Tele-stroke pilot shows promise
Health Minister Jonathan Coleman says a pilot which connects stroke patients at smaller hospitals with specialists via video link is showing early promise.
“Around 9,000 people have a stroke each year in New Zealand. Early identification and treatment is crucial to reduce the likelihood of brain damage and lasting harm,” says Dr Coleman.
“All DHBs now offer clot busting medicines or stroke thrombylosis, but it’s not available 24/7 in all DHBs.
“A six month tele-stroke pilot was launched in June to provide 24/7 clinical support from Wellington Regional Hospital to four regional hospitals at Hawke’s Bay, Nelson, Wairau, and Palmerston North.
“Since the start of the pilot, 67 patient assessments have been carried out by Wellington-based neurologists. Around one third received clot busting medicines.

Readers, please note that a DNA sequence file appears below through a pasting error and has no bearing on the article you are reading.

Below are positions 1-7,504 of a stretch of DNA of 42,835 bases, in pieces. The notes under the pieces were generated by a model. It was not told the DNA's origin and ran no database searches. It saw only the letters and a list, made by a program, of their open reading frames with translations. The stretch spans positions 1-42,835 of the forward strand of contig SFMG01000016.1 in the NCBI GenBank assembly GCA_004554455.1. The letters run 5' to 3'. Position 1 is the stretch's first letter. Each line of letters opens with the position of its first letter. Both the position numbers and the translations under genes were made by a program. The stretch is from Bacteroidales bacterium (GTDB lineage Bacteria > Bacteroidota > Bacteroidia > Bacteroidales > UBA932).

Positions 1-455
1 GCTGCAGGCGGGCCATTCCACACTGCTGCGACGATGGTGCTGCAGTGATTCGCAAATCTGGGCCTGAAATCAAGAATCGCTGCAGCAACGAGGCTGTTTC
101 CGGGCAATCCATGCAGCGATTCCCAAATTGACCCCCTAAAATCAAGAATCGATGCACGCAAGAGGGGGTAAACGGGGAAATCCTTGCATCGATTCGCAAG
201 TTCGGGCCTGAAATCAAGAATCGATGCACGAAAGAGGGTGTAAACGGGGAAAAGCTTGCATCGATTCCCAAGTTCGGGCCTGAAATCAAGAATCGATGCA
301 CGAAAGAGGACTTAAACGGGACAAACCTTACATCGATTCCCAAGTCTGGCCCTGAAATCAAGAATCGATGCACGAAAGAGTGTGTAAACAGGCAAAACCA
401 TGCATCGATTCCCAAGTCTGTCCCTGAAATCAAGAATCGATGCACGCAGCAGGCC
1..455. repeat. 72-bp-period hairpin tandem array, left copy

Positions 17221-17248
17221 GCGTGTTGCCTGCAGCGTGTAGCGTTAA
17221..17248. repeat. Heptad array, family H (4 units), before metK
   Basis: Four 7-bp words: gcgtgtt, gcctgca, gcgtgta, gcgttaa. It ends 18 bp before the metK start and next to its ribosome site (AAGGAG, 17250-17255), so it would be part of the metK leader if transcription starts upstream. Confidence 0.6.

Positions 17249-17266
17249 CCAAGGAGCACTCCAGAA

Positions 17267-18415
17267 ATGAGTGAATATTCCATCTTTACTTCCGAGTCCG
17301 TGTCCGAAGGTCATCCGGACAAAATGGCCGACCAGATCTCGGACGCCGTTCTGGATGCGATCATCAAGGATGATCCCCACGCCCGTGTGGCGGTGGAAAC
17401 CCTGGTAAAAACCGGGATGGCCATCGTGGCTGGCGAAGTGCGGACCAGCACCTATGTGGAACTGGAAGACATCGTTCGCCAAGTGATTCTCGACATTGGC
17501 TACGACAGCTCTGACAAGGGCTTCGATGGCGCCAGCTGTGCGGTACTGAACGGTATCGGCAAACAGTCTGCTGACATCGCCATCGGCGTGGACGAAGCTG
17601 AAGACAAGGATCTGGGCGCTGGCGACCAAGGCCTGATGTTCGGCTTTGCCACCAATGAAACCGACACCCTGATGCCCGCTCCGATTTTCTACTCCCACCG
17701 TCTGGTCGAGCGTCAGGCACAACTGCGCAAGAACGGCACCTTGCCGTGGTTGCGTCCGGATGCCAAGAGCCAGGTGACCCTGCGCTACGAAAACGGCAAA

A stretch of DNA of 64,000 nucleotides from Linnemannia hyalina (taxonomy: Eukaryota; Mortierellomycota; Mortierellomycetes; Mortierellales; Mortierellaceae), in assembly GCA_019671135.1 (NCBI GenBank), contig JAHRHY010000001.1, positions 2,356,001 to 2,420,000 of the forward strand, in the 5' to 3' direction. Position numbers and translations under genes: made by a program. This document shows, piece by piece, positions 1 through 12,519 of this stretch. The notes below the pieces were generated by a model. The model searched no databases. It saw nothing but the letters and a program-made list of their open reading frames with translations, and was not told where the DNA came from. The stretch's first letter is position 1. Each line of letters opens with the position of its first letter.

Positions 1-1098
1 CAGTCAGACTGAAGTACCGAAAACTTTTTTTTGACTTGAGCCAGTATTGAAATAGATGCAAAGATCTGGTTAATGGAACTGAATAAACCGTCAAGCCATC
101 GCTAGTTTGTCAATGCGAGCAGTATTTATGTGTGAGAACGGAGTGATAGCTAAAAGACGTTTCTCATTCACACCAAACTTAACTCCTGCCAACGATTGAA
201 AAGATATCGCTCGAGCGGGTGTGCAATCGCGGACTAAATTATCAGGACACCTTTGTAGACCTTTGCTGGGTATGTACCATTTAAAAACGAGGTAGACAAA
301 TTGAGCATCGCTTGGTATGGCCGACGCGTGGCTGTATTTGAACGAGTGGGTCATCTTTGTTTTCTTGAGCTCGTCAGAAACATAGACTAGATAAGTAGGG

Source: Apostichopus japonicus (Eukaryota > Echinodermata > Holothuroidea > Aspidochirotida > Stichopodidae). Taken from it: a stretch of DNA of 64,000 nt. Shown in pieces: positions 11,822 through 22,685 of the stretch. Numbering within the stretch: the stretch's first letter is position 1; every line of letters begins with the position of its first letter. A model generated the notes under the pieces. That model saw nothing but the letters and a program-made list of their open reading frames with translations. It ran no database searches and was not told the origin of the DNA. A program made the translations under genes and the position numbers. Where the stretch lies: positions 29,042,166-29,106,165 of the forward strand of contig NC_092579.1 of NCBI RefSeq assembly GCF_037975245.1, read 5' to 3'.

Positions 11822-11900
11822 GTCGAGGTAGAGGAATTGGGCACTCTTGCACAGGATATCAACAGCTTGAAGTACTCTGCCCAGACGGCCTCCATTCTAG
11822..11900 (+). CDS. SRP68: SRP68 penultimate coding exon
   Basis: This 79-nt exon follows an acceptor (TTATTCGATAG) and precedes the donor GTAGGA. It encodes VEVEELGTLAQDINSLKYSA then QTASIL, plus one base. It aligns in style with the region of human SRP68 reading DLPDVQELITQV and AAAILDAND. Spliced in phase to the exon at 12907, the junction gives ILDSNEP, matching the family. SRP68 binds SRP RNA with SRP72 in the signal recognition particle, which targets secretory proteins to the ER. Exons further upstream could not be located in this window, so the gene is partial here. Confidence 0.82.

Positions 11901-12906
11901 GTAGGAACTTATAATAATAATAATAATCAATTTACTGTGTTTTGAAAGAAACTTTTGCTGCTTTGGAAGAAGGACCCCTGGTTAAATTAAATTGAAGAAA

“Feedback from patients and staff has been positive, and although it’s early days the pilot is showing promise. I look forward to seeing its evaluation.”
Tele-stroke is part of wider work programme to improve stroke services around the country. The FAST campaign (Face, Arm, Speech and Time) aims to raise public awareness around the key signs of a stroke and emphasises the swift action needed if you’re concerned.
Hospitals are also getting better at identifying stroke patients and moving them to specialist units quicker. The number of patients managed in a stroke unit or a stroke service increased to 74 per cent for the three months ending December 2015, compared to 66 per cent for the same period in 2014.
The number of patients who received stroke thrombylosis, which is only suitable for a small number of patients, increased to nine per cent for the three months ending December 2015 - up from six per cent for the same period in 2014.